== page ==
about a week ago
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Developers, IT Still Racking Up (Mostly) High Salaries

Slashdot Parent Re:How many really make $140k ? (197 comments)

What the heck are you feeding your dog? Or are the annual dog license and vet visit insanely high where you are? And what are two kids doing that costs $6000/kid/year?

I'll say to you the same thing that I said to the other commenter: the basic premise is that if I make 100k/yr, I shouldn't have to compromise. It shouldn't matter what I feed my dog, and it shouldn't matter what activities my kids do. I shouldn't have to think about money, in the eyes of cryptizard, but clearly, if I made 100k and lived where I live, I would have to think about money. Maybe I wouldn't have a dog. Maybe my kids wouldn't do three activities, each. Maybe we'd economize somewhere else. But none of this matters.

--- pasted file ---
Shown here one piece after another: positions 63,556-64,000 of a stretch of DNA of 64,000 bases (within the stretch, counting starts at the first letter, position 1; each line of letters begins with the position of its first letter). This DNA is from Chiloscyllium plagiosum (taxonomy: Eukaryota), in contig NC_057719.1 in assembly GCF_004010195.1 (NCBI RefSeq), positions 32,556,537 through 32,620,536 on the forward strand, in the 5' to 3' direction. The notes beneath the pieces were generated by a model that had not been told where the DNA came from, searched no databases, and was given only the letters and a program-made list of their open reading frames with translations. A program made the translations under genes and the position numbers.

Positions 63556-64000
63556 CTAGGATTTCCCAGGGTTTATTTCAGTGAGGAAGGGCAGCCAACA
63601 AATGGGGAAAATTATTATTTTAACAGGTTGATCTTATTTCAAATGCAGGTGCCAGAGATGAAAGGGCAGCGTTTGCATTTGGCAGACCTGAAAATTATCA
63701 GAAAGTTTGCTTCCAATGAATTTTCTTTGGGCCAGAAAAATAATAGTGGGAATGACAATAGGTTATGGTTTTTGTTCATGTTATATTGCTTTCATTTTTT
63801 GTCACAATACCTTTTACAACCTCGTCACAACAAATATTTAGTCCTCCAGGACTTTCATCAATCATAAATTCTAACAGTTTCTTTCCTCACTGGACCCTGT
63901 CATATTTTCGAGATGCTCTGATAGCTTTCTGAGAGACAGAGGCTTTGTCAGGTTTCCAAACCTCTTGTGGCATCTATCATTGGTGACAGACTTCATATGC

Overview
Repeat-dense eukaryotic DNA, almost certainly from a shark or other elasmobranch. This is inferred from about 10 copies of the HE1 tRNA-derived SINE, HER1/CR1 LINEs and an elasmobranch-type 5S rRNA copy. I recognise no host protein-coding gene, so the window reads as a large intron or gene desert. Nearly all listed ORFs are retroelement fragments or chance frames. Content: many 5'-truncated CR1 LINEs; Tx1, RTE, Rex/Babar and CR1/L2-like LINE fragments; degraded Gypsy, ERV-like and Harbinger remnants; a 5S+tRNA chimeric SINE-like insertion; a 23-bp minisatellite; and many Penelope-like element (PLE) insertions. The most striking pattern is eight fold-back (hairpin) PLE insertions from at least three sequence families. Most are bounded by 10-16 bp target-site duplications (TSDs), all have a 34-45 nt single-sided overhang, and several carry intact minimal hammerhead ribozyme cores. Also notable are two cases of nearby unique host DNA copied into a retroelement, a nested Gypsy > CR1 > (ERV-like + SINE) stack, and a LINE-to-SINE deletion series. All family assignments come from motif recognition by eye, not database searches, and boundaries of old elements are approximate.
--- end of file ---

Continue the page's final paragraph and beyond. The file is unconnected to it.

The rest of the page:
To answer your question, my dog is old, and she has some health problems. She eats probably $20 worth of food per month and another $40 or so in medicines. Her annual vet exam is like $700 now, and when we leave town, we board her. And she's had some big vet bills in her lifetime, which I averaged out and included in my annual figure. It adds up. Dogs aren't cheap unless you put them down if they get a big health problem.

For activities, they each do a sport, an instrument, and a foreign language class. Nothing extravagant, but again, it adds up. Stuff is expensive.

And I'm not complaining. But... well... I also make more than $100k/yr, so I don't have to worry so much about money. But I'm just sayin', if you "only" make 100k/yr, and you live in one of the few really high-cost areas in the country, you're not going to be able to live worry-free, financially. You're going to have to make some compromises.

about a week ago